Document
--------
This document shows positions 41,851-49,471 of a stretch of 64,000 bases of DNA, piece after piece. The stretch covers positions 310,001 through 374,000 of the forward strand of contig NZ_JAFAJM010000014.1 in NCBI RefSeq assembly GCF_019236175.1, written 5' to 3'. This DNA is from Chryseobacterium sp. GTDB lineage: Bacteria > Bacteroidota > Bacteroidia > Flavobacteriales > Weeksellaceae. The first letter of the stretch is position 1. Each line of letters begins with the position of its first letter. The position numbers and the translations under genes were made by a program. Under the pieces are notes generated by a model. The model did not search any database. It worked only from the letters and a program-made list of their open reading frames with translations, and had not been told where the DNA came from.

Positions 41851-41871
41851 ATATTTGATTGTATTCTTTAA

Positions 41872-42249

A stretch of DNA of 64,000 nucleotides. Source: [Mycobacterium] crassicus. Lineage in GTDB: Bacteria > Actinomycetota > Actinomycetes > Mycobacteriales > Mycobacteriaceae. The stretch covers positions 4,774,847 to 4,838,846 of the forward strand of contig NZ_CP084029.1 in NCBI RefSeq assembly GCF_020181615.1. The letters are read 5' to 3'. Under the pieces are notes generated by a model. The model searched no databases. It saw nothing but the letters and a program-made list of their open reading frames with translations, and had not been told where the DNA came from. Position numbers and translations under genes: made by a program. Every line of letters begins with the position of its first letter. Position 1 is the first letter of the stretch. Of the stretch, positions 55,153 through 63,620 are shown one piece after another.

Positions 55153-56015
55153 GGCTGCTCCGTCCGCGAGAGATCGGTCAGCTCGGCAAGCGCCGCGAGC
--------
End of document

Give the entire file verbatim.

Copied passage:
This document shows positions 41,851-49,471 of a stretch of 64,000 bases of DNA, piece after piece. The stretch covers positions 310,001 through 374,000 of the forward strand of contig NZ_JAFAJM010000014.1 in NCBI RefSeq assembly GCF_019236175.1, written 5' to 3'. This DNA is from Chryseobacterium sp. GTDB lineage: Bacteria > Bacteroidota > Bacteroidia > Flavobacteriales > Weeksellaceae. The first letter of the stretch is position 1. Each line of letters begins with the position of its first letter. The position numbers and the translations under genes were made by a program. Under the pieces are notes generated by a model. The model did not search any database. It worked only from the letters and a program-made list of their open reading frames with translations, and had not been told where the DNA came from.

Positions 41851-41871
41851 ATATTTGATTGTATTCTTTAA

Positions 41872-42249

A stretch of DNA of 64,000 nucleotides. Source: [Mycobacterium] crassicus. Lineage in GTDB: Bacteria > Actinomycetota > Actinomycetes > Mycobacteriales > Mycobacteriaceae. The stretch covers positions 4,774,847 to 4,838,846 of the forward strand of contig NZ_CP084029.1 in NCBI RefSeq assembly GCF_020181615.1. The letters are read 5' to 3'. Under the pieces are notes generated by a model. The model searched no databases. It saw nothing but the letters and a program-made list of their open reading frames with translations, and had not been told where the DNA came from. Position numbers and translations under genes: made by a program. Every line of letters begins with the position of its first letter. Position 1 is the first letter of the stretch. Of the stretch, positions 55,153 through 63,620 are shown one piece after another.

Positions 55153-56015
55153 GGCTGCTCCGTCCGCGAGAGATCGGTCAGCTCGGCAAGCGCCGCGAGC